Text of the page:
*property_from_xml Function


C *PROPERTY_FROM_XML(xml as c,prop as p[, reversible as l])



The XML to parse into a dot variable.


A dot variable that will be populated with the parsed XML.


Default = .f. If .t., mapping information for the XML format will be included in the prop variable.


Read property from XML, if reversible flag is set, the XML we generate will match (adds levels to handle scaling tags - i.e. adding runs of tags and mapping names).


*property_from_xml() populates an Xbasic Dot Variable with XML Attribute/Element Values. Xbasic has always had very strong XML parsing features (see Parsing XML Documents with Xbasic), however the new *property_from_xml() function provides a new way in working with XML. This function populates an Xbasic dot variable with the data from the XML document. Once you have he Xbasic variable, it is very easy to extract a specific element or attribute value from the XML document.


dim xml as c = http_get_page2("http://feeds.gawker.com/lifehacker/full")
dim content as p
dim xmlvalue as c 
xmlvalue = content.rss.channel.item[17].title

'to get all of the titles, use the .dump_properties() method
dim allTitles as c 
allTitles = content.rss.channel.item.dump_properties("title")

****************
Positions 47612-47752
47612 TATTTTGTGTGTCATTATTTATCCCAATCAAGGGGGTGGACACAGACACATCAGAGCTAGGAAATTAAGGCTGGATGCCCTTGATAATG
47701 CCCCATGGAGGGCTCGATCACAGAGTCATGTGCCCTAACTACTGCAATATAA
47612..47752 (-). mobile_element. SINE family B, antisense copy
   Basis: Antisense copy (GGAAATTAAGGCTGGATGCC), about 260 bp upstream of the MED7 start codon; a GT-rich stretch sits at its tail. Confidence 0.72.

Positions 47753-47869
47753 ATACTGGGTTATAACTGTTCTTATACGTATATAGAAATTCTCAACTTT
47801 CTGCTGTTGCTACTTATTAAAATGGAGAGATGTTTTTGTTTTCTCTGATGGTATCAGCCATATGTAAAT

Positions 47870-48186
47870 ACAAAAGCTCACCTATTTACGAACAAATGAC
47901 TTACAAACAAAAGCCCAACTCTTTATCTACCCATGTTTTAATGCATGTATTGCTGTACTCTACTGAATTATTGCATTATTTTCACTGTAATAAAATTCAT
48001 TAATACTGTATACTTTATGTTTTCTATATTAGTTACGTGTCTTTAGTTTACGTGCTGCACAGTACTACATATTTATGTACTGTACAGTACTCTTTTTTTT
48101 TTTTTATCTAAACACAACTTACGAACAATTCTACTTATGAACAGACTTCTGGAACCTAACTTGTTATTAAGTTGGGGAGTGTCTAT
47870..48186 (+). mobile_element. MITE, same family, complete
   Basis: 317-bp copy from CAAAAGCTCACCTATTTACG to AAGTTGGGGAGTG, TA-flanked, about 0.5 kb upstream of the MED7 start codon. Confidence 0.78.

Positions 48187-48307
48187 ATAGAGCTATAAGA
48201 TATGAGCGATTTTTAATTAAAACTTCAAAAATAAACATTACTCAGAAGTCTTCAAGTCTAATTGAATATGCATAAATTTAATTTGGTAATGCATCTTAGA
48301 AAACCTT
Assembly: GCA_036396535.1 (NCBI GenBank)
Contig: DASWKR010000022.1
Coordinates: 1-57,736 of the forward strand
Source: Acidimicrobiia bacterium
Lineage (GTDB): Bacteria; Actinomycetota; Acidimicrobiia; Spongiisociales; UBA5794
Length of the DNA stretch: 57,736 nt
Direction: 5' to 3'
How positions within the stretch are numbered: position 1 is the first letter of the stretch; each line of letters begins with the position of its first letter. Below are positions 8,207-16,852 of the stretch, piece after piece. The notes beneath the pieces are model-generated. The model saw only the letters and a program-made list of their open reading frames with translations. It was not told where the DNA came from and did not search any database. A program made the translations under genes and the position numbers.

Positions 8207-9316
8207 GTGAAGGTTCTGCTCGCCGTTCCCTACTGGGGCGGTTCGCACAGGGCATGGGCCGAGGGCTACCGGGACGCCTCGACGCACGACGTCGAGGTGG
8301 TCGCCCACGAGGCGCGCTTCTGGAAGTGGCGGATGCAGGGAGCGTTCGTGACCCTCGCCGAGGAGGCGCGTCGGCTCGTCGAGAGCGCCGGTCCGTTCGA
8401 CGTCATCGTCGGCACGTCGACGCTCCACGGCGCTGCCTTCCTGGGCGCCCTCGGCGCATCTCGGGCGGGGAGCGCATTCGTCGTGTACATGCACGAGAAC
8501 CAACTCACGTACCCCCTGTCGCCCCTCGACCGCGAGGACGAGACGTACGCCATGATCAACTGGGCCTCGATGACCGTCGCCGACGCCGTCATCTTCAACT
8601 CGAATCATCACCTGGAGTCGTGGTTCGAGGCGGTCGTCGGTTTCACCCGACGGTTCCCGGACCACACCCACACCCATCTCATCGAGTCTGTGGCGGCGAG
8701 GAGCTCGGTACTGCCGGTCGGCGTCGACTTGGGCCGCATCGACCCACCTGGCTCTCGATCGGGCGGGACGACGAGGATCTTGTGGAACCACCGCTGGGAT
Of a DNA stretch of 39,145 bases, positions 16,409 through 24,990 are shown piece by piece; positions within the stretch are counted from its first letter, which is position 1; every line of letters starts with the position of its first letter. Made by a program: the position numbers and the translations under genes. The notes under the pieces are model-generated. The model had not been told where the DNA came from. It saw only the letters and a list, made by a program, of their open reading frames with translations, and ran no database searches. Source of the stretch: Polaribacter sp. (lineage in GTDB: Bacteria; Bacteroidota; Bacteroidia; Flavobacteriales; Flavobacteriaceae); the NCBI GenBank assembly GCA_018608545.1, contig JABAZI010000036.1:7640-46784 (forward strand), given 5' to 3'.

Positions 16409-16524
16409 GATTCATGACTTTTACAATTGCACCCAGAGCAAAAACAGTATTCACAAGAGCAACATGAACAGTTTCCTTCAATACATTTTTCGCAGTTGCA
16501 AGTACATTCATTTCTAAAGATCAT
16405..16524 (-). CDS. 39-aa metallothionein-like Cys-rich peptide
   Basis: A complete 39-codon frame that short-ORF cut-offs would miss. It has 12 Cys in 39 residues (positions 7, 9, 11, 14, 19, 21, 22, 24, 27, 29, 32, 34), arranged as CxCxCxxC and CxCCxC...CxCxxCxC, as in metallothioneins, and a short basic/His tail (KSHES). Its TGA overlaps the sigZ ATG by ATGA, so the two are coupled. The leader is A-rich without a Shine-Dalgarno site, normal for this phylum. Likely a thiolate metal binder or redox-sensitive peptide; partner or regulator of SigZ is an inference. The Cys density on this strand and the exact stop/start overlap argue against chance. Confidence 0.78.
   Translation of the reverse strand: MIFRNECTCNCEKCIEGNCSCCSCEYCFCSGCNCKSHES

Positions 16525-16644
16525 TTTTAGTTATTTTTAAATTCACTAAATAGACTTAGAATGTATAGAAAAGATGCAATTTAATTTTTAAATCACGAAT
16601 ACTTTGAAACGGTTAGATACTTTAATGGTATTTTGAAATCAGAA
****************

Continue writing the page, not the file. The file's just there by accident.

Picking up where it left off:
Understanding __A5_elementContent and __A5_Xml_Manifest

Some meta information is included when XML content is converted to a dot variable. This information is required in order to provide round-trip support (convert XML to a property array and then back to original XML format.) Consider the following very simple snippet of XML.

xml = <<%txt%
<name city-name="boston">
    Fred Smith

If you view this XML using the XML viewer function (showXML()), you will see this:


You will notice that the XML has an attribute called 'city-name'. This is not a valid Xbasic variable name, so the attribute has to be renamed (to 'city_name'). In order that the *property_to_xml() function can get back to the same XML that was originally parsed, a list of all of the attribute names that were changed is kept in the special __A5_Xml_Manifest property.


Also, you will notice that in the XML snippet, the 'name' element has a value and also it has attributes. The attribute values are shown as properties and the element value is shown using the special property name '__A5_elementContent'.

Here is how you can parse the above XML into an Xbasic dot variable:

delete p
dim p as p

'set the optional 3rd flag to .t. to use the special properties

'convert the dot variable into a script so we can 'see' what's in the variable
= DIM name as P
DIM name.city_name as C = "boston"
DIM name.__A5_elementContent as C = <<%str%

Fred Smith
DIM __A5_Xml_Manifest as C = <<%str%

'now, go back to XML
= <name city-name = "boston" >
    Fred Smith

Notice how this is a perfect 'round-trip'! The generated XML is the same as the initial XML that was parsed. Now, try the above exercise without using the new optional flag on the *property_to_xml() function

delete p
dim p as p


'convert the dot variable into a script so we can 'see' what's in the variable

= DIM name as P
DIM name.city_name as C = "boston"

Notice how the Xbasic dot variable only has the value of the attribute. It does NOT have the value of the element!


Working with XML Documents

The *property_from_xml() function and XML document viewer make it easy to work with XML documents. Watch the video below to learn how to use these features when working with XML documents using Xbasic.

See Also